HomeRegional NewsAfricaDemand Side Subsidies for off-grid solar

Demand Side Subsidies for off-grid solar

Roundtable broadcast date: 9 June 

Duration 90 minutes 

09h00 GMT | 10h00 London | 10h00 Lagos | 11h00 Johannesburg | 12h00 Nairobi 

One of the biggest obstacles facing the millions of people in Africa who don’t have access to energy, is the cost of electricity. 

There are various ways organisations, funders, governments and utilities try to solve this problem, but a consensus seems to be coalescing around the positive effect of of demand side subsidies. 

Off-grid renewable energy systems are transforming the way secure, affordable electricity is being delivered to rural communities around the world. They play a role in breaking a cycle of energy poverty which stifles the socio-economic progress for hundreds of millions. But, the best will in the world does not get the person access if they don’t have the money to pay. And, it makes little sense for a developer to create the electricity system or sell a product, if they can’t make money doing so. 

A demand side subsidy increases the purchasing power of the renter or potential buyer of the solar system, though trying to figure out the exact way to give that person access to such a subsidy differs from country to country.  

Innovative funding models to address this gap is just one of the issues the Household Solar Funders Group looks at. The Group builds on the Scaling Off Grid Energy initiative founded by US Agency for International Development, Foreign, Commonwealth and Development Office, the African Development Bank and the Shell Foundation to coordinate donor activity in the sector.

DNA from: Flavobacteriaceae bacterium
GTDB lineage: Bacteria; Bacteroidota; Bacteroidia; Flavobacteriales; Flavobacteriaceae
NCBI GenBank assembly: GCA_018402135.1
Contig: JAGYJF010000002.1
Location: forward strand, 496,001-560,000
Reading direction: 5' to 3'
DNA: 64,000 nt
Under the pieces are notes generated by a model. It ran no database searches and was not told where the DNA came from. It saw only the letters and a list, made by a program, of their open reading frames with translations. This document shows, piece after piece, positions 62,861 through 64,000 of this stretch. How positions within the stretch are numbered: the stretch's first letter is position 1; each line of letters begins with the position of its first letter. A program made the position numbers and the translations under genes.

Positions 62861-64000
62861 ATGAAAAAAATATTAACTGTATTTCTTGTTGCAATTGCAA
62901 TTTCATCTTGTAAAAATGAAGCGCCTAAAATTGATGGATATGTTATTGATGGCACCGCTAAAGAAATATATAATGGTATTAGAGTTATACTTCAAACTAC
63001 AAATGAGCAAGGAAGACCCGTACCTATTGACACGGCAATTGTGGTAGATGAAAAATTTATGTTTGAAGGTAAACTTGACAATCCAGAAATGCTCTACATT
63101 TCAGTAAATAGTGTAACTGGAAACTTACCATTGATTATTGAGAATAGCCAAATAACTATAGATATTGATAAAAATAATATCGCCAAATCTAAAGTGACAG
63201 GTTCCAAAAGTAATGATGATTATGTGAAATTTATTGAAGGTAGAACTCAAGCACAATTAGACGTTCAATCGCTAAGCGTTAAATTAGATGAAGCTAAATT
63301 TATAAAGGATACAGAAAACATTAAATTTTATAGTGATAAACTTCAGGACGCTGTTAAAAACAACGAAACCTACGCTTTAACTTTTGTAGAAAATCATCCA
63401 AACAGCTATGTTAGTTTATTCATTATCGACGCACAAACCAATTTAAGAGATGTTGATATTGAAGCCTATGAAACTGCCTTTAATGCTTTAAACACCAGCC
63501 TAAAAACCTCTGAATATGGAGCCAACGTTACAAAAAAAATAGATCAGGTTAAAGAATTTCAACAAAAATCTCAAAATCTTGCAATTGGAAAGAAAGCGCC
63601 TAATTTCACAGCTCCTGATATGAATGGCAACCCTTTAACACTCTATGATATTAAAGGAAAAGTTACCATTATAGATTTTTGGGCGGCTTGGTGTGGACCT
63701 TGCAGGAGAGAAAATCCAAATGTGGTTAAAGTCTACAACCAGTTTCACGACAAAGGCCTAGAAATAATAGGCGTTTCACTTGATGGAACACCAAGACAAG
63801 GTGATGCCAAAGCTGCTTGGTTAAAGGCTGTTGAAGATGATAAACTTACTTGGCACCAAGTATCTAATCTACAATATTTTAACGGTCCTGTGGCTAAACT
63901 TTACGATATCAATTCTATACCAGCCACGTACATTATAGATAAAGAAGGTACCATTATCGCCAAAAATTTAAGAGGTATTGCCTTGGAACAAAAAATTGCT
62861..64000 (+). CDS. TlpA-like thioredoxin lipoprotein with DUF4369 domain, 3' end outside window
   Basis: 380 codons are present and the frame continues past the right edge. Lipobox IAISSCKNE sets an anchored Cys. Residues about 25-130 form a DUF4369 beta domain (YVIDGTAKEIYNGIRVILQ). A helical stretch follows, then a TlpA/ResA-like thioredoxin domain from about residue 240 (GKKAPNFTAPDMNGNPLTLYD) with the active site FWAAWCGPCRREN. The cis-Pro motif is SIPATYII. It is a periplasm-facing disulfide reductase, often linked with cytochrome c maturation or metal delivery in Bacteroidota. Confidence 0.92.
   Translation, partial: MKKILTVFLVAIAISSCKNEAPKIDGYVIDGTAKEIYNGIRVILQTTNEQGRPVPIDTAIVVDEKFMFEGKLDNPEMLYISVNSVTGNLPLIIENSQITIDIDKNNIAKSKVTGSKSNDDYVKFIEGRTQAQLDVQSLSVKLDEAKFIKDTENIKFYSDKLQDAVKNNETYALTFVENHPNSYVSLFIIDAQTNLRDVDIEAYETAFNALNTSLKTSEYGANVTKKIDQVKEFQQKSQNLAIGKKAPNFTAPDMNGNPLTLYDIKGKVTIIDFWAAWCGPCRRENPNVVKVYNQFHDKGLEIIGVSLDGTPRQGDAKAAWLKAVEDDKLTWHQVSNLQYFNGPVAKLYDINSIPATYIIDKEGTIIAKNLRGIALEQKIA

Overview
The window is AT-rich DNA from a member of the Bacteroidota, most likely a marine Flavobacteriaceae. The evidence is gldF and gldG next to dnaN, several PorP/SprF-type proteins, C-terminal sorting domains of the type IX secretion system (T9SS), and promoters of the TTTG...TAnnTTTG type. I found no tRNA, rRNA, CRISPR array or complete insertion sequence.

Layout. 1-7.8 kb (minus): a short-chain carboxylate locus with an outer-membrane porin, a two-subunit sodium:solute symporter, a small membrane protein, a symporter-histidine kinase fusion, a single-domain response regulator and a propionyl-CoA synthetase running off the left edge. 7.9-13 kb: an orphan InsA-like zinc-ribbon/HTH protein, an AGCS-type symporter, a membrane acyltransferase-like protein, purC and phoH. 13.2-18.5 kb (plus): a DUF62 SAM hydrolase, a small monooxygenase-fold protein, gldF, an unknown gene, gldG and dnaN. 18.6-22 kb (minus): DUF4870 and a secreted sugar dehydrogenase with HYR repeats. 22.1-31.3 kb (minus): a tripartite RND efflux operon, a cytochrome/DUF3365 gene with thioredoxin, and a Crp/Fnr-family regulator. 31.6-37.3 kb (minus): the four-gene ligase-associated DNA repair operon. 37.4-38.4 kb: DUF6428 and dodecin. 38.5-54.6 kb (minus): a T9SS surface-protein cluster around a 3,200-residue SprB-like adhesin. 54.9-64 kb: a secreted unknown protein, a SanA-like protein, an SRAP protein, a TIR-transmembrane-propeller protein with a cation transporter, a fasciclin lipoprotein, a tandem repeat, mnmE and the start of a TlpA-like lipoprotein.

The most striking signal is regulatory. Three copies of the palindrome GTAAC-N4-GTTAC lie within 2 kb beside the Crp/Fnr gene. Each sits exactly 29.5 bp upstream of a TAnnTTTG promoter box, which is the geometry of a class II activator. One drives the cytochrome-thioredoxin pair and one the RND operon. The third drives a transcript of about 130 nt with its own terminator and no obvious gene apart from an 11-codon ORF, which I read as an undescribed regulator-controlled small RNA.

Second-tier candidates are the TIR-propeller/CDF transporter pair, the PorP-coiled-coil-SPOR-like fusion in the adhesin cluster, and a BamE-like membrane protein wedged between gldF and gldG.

Group coordinator Wim Jonker Klunne says the group specifically brings together funders working in household solar sector in Africa. “Through coordination and collaboration between the members we try to ensure the best possible impact of funds deployed. Inputs from players in the field are crucial to that and will ensure that any actions by the HSFG will be aligned with other initiatives.” 

“We need to look into ways of closing the affordability gap through targeted subsidies, while at the same time ensure that the energy provided will be used for productive uses as that is the best way of ensuring economic development,” he explained. 

Jonker Klunne will convene a roundtable during the Enlit Africa digital event to discuss What do we need to advance demand side subsides? 

Wim Jonker Klunne, coordinator, Household Solar Funders Group, South Africa

Johanna Galan, energy access consultant, World Bank, Austria

Theresa Smith
Theresa Smith is a Content Specialist for ESI Africa.